Multiple CUDA versions? Can they coexist?

I presently have CUDA 3.2 installed and would like to run an app that requires CUDA 3.0. Is it possible to install them side by side or am I looking at something that would cause me a lot of grief? Further, the app requires a 32 bit CUDA installed on a 64 bit OS. (I have 64 bit OS and CUDA installed at the moment.) One possible problem is the display driver version. I am presently running 260.19.29 and the information for the app tells me that CODA 3.0 requires 256 version display drivers (though I could find no mention of that in the information I found for the 3.0 toolkit.)

If different CUDA versions don’t platy well with each other, is it possible to run a different version in a VM? Can the guest directly manipulate the video H/W or would it be constrained to the driver version installed on the host?

If it matters, I’m using a GTX 460 card.

many thanks,
hank

You can install multiple versions alongside one another without too much difficulty (I think I have every release from 2.2 to 3.2, plus both 4.0rc releases installed on my main development box). Drivers are mostly backward compatible, so their usually isn’t a problem running an older toolkit on top of a newer driver, at least going back to the CUDA 2.x series.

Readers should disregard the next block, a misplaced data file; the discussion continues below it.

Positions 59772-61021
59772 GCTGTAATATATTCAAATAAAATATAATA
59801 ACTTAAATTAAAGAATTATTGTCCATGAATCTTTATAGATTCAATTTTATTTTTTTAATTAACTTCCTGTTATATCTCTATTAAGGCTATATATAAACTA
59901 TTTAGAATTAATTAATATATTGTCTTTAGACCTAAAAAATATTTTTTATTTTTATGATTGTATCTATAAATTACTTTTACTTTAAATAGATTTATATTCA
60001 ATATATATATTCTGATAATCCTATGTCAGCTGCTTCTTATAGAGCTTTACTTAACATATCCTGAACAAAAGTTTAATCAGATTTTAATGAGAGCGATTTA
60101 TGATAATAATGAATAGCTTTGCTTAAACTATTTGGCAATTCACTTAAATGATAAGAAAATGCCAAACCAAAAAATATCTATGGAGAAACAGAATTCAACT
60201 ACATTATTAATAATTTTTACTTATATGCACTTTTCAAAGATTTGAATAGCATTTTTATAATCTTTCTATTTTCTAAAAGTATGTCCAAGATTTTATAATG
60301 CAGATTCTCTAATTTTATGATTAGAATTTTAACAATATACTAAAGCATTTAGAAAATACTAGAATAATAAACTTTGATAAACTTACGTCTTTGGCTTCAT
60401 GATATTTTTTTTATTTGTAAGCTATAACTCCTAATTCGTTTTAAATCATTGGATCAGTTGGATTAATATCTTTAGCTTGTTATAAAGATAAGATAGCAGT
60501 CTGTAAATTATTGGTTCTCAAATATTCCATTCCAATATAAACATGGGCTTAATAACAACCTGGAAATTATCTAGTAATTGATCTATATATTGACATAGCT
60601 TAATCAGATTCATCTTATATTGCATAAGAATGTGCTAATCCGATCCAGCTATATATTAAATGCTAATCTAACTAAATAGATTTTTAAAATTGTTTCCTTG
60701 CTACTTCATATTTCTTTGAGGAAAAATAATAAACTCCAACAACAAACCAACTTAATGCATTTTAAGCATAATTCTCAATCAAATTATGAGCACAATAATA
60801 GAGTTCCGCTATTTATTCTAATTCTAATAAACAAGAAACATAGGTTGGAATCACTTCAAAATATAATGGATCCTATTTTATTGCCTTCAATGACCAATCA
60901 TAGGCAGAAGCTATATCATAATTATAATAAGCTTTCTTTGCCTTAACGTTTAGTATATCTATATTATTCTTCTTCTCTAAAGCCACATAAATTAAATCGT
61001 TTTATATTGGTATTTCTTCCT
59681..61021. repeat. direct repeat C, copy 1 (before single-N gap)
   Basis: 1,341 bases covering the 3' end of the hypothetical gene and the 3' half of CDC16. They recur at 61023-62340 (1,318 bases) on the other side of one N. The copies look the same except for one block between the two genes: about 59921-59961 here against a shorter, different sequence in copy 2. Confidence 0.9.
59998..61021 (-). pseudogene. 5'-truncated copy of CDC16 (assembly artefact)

On the 32 bit versus 64 bit question, I am not sure. Certainly the VM solution won’t work. I don’t believe there is a GPU pass-through solution for any VM system that will work with CUDA.

I’m currently doing this on OpenSUSE 11.4. I’ve got CUDA 3.1, 3.2 and 4.0 all running on the same machine due to software requiring specific versions.

The main things you need to do:

  1. When you run the .run install script, make sure you a) put each version in a different location - we use /usr/local/cuda-VERSION when it asks as it appends /cuda on the end automatically e.g. /usr/local/cuda-VERSION/cuda
  2. Change your environment variables (we do it in .bashrc) for PATH and LD_LIBRARY_PATH to include the locations of the /bin and /lib64 or /lib for version you want

Everything should then be fine and work side by side.

Many thanks for the quick replies. Even better that they are in the affirmative. :D

I did some more searching on the VM issue and pretty much came up with the same answer: No CUDA in the guest because the video card is not sufficiently virtualized to support that.

best,
hank

Edit: Update: I was able to install CUDA 3.0/32 bit in addition to CUDA 3.2/64 bit without drama. I left 3.2 in the default configuration and installed 3.0/32 bit in an alternate location. To save typing I have a shell alias to modify my PATH and add an LD_LIBRARY_PATH variable to point to the 3.0 library. My application runs without any apparent problems.

Hi, this was a very helpful information. One thing I want to add. When you install an older version of cuda using .run file, (for example, you have already installed cuda 9.2 and the newest driver and want to add cuda 9.0), say ‘no’ when you are asked if you want to install the driver too. As one said above, newer driver (for cuda 9.2) works for cuda 9.0 and if you install older driver, cuda 9.2 will break.

Hi

Can I install CUDA 10 alongside CUDA 9.2?

Thanks

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